What matters most when someone close to you has been diagnosed as terminal? Time and quality of life for both of you. Coping with both the practical and emotional questions of this challenging passage. We area ll going to die one day, yet every death is individual -- as is the walk toward that individual death both for the one leaving and for the ones they leave behind. Focusing on what truly matters between human beings while taking care of the business of living at the end of life is what this book is about.This book offers: -Practical tips for coping with the physical changes that will impact both the person and the caregiver emotionally, physically, financially and spiritually. -Advice on what to put in place before the person dies to make things a little easier for those they leave behind. -The stories and examples of others to let people know they are not alone-Advice and tips for those who are not going to be primary caregiver, but whole are friends, neighbors, colleagues or any other part of the relationships we all share in lifeThere is no perfect way to walk through this time in life. (There's no perfect way to walk through all of life for that matter). But there are good ways to do it. Focusing on what matters while taking care of the practical business of living and dying can make this walk slightly less scary and more rewarding for everyone. How to use this book: Browse the chapter headings; skip around in the TIPS for ways to approach or solve specific problems. Search the Sources lists at the end of the chapters for additional information on a question or need. Read the stories of others' experiences. For the co-worker, the friend and the neighbor, this book offers advice and helpful hints on what to say or do as well as what not to say or do. For the loved one, spouse, and relative it's a practical guide to what you might expect at each stage and offers realistic and reasonable coping strategies. It includes examples born of the experience of a range of people -- professionals in the field as well as no-professionals like yourself -- of what you might experience on this difficult journey.Yet, as we've said, each death is individual just as are the relationships, personalities and personal dynamics involved in each death. Despite the individuality of experience, there are also issues and threads that are universal in human life. This book can act as a practical guide, an encouraging friend, and support, and offers hope for the best possible experience as you help to walk someone home. Across America, 43.5 million people, (nearly one in five adults) care for a loved one 50 or older according to AARP.The Writers: Sue Collins has been a nurse for 38 years and a hospice nurse for 28 years. She has the extensive experience of the professional caregiver and has seen virtually everything at the end of life. As much as anything this book arises out of the OMG I-can't-believe-they-said-that/did-that moments as well as the anger, frustration, grace and poignancy she has witnessed during the last days of patients for whom she has cared.Nancy Taylor Robson, author of three other books, lost her father to bone cancer, which took approximately three years from diagnosis to departure, and her mother-in-law to a long decline and a series of strokes. She has sat by deathbeds and seen more than one friend through the last months, weeks, days and hours of life and knows that as painful a journey as this is, there can be gifts and blessings along the way. She knows, (at least intellectually), that none of us is getting out of here alive.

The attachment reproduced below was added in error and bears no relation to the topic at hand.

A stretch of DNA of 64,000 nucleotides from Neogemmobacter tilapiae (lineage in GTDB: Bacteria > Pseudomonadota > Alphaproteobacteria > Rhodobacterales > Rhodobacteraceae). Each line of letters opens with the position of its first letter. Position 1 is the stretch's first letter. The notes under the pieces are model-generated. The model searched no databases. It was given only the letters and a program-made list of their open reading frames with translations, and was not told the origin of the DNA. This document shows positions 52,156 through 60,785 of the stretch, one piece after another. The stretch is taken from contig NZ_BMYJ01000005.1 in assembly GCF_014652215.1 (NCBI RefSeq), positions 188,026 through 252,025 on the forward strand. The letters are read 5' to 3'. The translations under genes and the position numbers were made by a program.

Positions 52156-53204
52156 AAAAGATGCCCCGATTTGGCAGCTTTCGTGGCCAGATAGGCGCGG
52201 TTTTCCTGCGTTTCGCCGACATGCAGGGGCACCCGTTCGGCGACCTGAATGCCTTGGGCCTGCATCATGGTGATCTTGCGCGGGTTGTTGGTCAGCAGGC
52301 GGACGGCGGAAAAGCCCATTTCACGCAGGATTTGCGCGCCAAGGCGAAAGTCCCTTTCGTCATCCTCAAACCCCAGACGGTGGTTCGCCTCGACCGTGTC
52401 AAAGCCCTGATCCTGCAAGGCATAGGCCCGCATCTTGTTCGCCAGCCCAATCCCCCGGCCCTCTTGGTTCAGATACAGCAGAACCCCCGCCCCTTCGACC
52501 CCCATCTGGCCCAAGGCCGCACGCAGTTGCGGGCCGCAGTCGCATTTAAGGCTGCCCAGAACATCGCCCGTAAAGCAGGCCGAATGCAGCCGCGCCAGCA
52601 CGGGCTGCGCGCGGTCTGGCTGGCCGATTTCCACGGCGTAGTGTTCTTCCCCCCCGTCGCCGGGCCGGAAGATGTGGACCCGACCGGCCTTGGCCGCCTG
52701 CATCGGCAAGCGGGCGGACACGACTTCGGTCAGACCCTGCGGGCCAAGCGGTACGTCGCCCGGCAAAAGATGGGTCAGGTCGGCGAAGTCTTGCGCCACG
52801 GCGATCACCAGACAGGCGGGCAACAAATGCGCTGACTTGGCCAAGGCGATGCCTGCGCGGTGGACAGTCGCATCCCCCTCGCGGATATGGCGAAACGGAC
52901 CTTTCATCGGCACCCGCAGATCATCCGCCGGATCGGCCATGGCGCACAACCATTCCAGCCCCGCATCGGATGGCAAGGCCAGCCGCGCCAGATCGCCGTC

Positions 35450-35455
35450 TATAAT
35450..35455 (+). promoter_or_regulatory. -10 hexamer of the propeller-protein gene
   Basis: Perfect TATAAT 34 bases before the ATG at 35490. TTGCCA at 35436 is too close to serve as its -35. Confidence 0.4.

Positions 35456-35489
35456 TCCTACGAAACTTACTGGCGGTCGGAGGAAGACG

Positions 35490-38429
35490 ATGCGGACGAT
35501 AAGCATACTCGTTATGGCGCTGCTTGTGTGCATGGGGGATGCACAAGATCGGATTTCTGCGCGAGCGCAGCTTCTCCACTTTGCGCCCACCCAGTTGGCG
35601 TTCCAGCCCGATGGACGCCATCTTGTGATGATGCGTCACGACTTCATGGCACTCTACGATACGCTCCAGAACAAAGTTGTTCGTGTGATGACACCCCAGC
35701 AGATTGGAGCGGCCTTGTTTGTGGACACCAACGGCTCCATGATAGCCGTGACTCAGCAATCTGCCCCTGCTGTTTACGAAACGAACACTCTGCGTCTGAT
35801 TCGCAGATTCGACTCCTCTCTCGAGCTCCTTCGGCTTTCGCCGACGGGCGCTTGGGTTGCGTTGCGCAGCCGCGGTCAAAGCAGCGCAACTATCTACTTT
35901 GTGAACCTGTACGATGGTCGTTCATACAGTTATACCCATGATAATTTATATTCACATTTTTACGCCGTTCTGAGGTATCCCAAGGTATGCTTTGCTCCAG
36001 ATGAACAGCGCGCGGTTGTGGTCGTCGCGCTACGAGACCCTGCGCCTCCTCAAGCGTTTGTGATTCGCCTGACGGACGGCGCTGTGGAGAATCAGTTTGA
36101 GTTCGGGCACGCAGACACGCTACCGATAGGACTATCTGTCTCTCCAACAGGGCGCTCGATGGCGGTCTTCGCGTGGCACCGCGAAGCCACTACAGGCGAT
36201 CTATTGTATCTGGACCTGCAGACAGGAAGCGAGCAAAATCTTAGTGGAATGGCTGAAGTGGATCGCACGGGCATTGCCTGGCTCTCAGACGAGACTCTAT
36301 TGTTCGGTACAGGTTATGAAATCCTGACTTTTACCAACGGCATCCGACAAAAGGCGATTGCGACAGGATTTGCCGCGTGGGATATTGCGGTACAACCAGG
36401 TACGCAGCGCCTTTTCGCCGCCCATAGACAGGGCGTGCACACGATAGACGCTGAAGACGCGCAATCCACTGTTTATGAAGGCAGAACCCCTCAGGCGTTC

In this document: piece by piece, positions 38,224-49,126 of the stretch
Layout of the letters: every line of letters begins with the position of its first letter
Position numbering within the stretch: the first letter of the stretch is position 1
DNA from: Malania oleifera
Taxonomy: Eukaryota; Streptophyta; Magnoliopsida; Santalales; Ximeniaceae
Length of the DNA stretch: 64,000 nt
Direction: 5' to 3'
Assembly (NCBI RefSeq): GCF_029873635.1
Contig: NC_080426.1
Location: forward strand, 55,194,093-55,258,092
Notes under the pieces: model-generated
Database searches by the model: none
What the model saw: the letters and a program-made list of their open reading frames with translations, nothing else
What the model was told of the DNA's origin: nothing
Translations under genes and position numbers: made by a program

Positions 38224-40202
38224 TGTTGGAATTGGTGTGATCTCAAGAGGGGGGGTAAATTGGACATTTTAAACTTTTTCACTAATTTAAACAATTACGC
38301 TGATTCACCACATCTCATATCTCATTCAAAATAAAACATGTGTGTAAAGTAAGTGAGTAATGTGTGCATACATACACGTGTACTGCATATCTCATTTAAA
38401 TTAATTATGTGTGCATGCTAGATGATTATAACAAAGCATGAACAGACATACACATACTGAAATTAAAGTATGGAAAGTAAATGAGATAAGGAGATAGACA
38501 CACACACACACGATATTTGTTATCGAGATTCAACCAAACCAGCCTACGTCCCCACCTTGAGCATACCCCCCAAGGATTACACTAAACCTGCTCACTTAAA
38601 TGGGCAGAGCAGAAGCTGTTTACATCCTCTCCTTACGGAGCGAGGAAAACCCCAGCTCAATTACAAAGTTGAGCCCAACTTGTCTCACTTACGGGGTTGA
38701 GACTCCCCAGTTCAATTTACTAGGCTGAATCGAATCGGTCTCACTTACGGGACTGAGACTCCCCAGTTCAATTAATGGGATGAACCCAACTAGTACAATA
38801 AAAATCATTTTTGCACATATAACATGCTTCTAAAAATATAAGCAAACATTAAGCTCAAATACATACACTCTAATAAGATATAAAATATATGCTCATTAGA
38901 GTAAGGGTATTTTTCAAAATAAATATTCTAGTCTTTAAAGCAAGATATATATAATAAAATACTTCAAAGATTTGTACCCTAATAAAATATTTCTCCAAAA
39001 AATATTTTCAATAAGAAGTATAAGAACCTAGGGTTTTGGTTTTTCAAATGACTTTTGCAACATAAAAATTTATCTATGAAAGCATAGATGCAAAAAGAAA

Sue Collins, who has been a nurse for 38 years and a hospice nurse for 28 years, wasn't at first called to nursing. In high school, it seemed like an easier course -- or maybe much more practical -- than a purely academic course. She discovered she was good at it. But when she was working in a hospital in Baltimore, she would occasionally see the nurses who worked on the 4th floor in the hospice ward in the cafeteria. "Something was different about them," she says now. "It was like they KNEW something that the rest of us didn't. They seemed more peaceful, calm. I wanted to know what was going on on that fourth floor!" which is how she got into being a hospice nurse. She lives in Maryland, competes in sculls with the local rowing club, enjoys her two grown children and her granddaughter as well as partying with her husband and friends. Nancy Taylor Robson grew up sailing and building boats with her father on the Chesapeake Bay. After earning a degree in history, she married a tugboat captain and then became one of the first women in the country licensed by the U.S.Coast Guard to run coastal tugboats. She spent six years working on coastal tugs until the birth of her first child. Woman in The Wheelhouse (reissued in paperback by Head to Wind Publishing in 2013) is the story of those six romantic, adventure-filled, sometimes harrowing years. She is the author of two novels: the award-winning coming of age story, Course of the Waterman (River City Publishing, 2004) and A Love Like No Other: Abigail and John Adams, A Modern Love Story (Head to Wind Publishing 2012). Her essays, features, travel, garden writing and maritime reportage and analysis has appeared in regional, national and international magazines and newspapers. She is an organic Master Gardener, food writer, cook and avid eater, and the mother of two grown children. She lives with her husband of many years' worth of adventures both at sea and on land.